This is Living

This is Living

The air temperature suddenly drops. I wonder if there is a thunderstorm approaching. The canopy of greens makes it impossible for me to see the sky. The stereo of rushing water in riffles downstream and in a small rapid upstream make it impossible to hear anything else. Dapples of sunlight are still creating light diamonds on the 60 degree water…I’m gonna wade more.

The hike to my entry point was graced with a elk cow, standing alone in the green forest. She guarded the gateway, the threshold, into that other realm of rocks, water, ferns, trees, and trout.

As I wade, memories of a recent casting lesson from a favorite mentor at LRO seem to click in and suddenly my casts are smooth, the fly floats and gently kisses the surface and multiple times my rod bends as wild trout teach me the arts of balance and patience. Their multi-colored bodies glisten in the creek water as they come close and then flip off the barbless hook. Better than having to handle them to remove the hook and release them. We find an agreeable way to be together…my teachers in trout form.

Because of the easy creek slope, I find myself wading without having to exit around rapids. The water level is perfect: low enough to make it safe in deeper areas but high enough to provide great habitat for trout. Fly fishing opens me to flow—of water, line, breath. It turns me inside out and brings out the profound calm of my deep, inner water and gives healing in ways nothing else has…except maybe scuba.

Nearly four hours pass and I still wade upstream. The only word that comes close to describing the experience is magic. But wait…was that thunder? I can’t tell but decide to exit the creek and see if I can glimpse the sky. I move closer to the meadow and there are some dark gray clouds in the distance. I decide to head back up the trail, toward my car just in case. 

About a quarter mile from my exit point, I find another beautiful area that begs for a dry fly. I climb down the rocky bank and toss a fly and sure enough, a beautiful rainbow trout finds me whispering words of gratitude as I gently remove the hook that is barely even engaged with the fish. I wade up and up and up more. I lose track of time but notice the sun is no longer visible. I pay closer attention to sounds…is that thunder again?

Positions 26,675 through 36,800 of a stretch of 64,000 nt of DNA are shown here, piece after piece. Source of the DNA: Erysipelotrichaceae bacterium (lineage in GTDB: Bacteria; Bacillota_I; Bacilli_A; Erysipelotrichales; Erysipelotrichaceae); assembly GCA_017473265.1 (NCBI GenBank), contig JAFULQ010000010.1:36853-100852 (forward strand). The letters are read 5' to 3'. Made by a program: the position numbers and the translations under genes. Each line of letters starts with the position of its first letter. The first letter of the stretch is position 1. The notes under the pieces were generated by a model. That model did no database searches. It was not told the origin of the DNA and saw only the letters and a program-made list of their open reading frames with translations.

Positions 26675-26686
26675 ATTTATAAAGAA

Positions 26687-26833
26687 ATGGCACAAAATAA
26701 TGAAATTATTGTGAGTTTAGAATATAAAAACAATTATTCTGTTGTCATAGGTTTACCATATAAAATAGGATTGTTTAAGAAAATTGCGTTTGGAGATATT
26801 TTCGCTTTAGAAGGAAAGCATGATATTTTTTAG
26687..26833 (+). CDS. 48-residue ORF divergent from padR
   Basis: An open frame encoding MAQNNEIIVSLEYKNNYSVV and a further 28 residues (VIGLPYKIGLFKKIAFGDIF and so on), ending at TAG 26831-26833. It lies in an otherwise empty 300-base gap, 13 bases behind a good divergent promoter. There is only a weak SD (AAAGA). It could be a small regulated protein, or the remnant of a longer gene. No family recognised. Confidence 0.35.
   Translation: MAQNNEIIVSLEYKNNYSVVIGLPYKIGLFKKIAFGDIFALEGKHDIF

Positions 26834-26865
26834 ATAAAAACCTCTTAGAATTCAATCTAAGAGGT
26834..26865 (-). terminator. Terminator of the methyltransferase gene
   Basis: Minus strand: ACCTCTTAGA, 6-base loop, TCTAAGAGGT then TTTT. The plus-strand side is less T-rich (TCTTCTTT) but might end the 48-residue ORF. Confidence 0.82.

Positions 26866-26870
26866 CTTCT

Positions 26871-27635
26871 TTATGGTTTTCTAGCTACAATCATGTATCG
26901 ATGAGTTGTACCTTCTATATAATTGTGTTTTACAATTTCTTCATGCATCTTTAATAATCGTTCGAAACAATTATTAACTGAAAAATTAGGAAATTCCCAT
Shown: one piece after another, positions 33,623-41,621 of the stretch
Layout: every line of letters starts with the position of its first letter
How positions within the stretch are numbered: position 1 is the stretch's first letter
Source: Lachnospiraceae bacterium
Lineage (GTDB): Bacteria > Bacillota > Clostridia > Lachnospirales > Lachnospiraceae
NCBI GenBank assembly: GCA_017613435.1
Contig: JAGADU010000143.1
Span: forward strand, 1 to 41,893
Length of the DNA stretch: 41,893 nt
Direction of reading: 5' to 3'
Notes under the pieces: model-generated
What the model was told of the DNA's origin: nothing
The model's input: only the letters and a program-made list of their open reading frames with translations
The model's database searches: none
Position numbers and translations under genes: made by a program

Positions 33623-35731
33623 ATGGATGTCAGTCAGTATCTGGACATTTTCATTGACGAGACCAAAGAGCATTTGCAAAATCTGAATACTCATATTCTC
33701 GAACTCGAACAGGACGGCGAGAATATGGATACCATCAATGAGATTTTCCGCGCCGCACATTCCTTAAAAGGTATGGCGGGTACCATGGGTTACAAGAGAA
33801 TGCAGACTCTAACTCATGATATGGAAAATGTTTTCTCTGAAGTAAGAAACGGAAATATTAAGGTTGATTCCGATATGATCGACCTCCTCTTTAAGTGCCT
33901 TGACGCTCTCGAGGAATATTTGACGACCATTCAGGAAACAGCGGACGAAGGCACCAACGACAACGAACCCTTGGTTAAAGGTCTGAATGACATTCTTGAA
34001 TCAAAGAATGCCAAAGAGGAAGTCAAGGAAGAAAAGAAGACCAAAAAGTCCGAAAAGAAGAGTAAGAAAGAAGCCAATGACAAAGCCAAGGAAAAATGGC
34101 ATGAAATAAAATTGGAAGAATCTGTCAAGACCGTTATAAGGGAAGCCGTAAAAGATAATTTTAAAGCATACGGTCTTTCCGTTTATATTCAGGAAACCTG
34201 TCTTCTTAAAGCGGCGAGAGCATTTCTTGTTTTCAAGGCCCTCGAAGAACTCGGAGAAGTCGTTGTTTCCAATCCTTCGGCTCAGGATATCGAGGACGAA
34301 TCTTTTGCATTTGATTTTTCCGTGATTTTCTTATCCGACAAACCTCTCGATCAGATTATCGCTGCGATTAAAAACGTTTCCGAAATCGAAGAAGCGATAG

I remain in a state of Oneness and bliss as I continue to wade and cast. I munch on dark chocolate, cheese, and almonds. I stop and filter water to drink. And then continue wading, celebrating beauty.

The exit point comes and goes, I continue on, but the fish have disappeared. I think it might be time to go, they are urging me back to my car. And then…BOOM! Yes, it’s time.

I reel in the line and stow the fly. Backtracking to an easy egress point doesn’t take long and then I’m only a quarter mile above my car.

As I emerge from the cover of woods, dark clouds are mixing with white, puffy clouds. I set a steady pace across the meadow and breakdown the gear within minutes. By the time I drive past the overlook, rain is blanketing the next ridge over and skies are dark.

Deep calm envelopes me still. The trout do this to me…they demand I find my deep center. The rocks demand I be grounded. The water demands I stay alert. Words escape me now, hours later, as I try to express how I feel…still embraced in the flow, still in that place of calm, deep water within the depths of my being. A wood thrush is in the woods, just outside my home. The flute-like, sweet song makes me smile.

Oh, yes. I love experiencing a life where there is no need to escape for a vacation. This is living. This is bliss.

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